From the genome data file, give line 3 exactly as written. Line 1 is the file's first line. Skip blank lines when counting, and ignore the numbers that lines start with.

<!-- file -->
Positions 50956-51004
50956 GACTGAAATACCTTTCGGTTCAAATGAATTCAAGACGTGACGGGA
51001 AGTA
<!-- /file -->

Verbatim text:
51001 AGTA